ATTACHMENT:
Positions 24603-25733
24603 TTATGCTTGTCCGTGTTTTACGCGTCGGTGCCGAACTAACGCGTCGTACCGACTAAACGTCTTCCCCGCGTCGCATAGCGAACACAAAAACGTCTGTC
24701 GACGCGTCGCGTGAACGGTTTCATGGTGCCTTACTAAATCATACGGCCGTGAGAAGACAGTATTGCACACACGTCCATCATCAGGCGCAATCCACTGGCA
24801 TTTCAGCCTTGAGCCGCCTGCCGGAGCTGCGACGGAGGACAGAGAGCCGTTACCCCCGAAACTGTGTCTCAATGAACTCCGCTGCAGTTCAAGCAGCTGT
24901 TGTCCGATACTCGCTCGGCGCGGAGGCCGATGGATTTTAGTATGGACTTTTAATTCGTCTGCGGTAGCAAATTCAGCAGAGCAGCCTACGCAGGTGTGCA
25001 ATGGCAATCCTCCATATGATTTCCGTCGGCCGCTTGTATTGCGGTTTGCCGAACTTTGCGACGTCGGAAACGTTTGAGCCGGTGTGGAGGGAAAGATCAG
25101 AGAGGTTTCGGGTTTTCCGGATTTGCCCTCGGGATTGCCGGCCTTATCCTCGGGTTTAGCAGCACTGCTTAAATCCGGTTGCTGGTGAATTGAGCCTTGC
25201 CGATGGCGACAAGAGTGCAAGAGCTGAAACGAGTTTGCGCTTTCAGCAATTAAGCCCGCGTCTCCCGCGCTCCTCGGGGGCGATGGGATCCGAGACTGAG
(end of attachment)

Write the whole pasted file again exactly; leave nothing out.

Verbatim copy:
Positions 24603-25733
24603 TTATGCTTGTCCGTGTTTTACGCGTCGGTGCCGAACTAACGCGTCGTACCGACTAAACGTCTTCCCCGCGTCGCATAGCGAACACAAAAACGTCTGTC
24701 GACGCGTCGCGTGAACGGTTTCATGGTGCCTTACTAAATCATACGGCCGTGAGAAGACAGTATTGCACACACGTCCATCATCAGGCGCAATCCACTGGCA
24801 TTTCAGCCTTGAGCCGCCTGCCGGAGCTGCGACGGAGGACAGAGAGCCGTTACCCCCGAAACTGTGTCTCAATGAACTCCGCTGCAGTTCAAGCAGCTGT
24901 TGTCCGATACTCGCTCGGCGCGGAGGCCGATGGATTTTAGTATGGACTTTTAATTCGTCTGCGGTAGCAAATTCAGCAGAGCAGCCTACGCAGGTGTGCA
25001 ATGGCAATCCTCCATATGATTTCCGTCGGCCGCTTGTATTGCGGTTTGCCGAACTTTGCGACGTCGGAAACGTTTGAGCCGGTGTGGAGGGAAAGATCAG
25101 AGAGGTTTCGGGTTTTCCGGATTTGCCCTCGGGATTGCCGGCCTTATCCTCGGGTTTAGCAGCACTGCTTAAATCCGGTTGCTGGTGAATTGAGCCTTGC
25201 CGATGGCGACAAGAGTGCAAGAGCTGAAACGAGTTTGCGCTTTCAGCAATTAAGCCCGCGTCTCCCGCGCTCCTCGGGGGCGATGGGATCCGAGACTGAG